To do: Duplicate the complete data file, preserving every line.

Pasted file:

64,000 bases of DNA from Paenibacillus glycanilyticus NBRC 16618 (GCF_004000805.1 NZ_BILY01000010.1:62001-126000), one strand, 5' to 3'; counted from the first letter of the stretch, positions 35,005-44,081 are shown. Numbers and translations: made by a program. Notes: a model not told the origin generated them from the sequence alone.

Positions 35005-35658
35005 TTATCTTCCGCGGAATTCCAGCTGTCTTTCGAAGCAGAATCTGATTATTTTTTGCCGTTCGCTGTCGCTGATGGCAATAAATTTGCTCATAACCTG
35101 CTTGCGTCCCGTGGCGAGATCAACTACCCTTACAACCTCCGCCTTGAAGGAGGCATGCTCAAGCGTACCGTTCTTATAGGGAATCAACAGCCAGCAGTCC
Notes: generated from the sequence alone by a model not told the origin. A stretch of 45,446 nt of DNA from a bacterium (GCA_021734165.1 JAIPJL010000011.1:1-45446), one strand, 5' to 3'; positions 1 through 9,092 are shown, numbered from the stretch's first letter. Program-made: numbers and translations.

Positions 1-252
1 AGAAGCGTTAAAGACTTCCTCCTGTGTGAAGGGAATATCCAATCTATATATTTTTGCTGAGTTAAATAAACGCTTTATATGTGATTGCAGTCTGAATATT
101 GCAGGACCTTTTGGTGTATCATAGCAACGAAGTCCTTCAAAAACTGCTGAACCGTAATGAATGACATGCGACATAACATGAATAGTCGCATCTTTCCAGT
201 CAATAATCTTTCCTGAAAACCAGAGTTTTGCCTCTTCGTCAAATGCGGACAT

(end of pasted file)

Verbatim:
64,000 bases of DNA from Paenibacillus glycanilyticus NBRC 16618 (GCF_004000805.1 NZ_BILY01000010.1:62001-126000), one strand, 5' to 3'; counted from the first letter of the stretch, positions 35,005-44,081 are shown. Numbers and translations: made by a program. Notes: a model not told the origin generated them from the sequence alone.

Positions 35005-35658
35005 TTATCTTCCGCGGAATTCCAGCTGTCTTTCGAAGCAGAATCTGATTATTTTTTGCCGTTCGCTGTCGCTGATGGCAATAAATTTGCTCATAACCTG
35101 CTTGCGTCCCGTGGCGAGATCAACTACCCTTACAACCTCCGCCTTGAAGGAGGCATGCTCAAGCGTACCGTTCTTATAGGGAATCAACAGCCAGCAGTCC
Notes: generated from the sequence alone by a model not told the origin. A stretch of 45,446 nt of DNA from a bacterium (GCA_021734165.1 JAIPJL010000011.1:1-45446), one strand, 5' to 3'; positions 1 through 9,092 are shown, numbered from the stretch's first letter. Program-made: numbers and translations.

Positions 1-252
1 AGAAGCGTTAAAGACTTCCTCCTGTGTGAAGGGAATATCCAATCTATATATTTTTGCTGAGTTAAATAAACGCTTTATATGTGATTGCAGTCTGAATATT
101 GCAGGACCTTTTGGTGTATCATAGCAACGAAGTCCTTCAAAAACTGCTGAACCGTAATGAATGACATGCGACATAACATGAATAGTCGCATCTTTCCAGT
201 CAATAATCTTTCCTGAAAACCAGAGTTTTGCCTCTTCGTCAAATGCGGACAT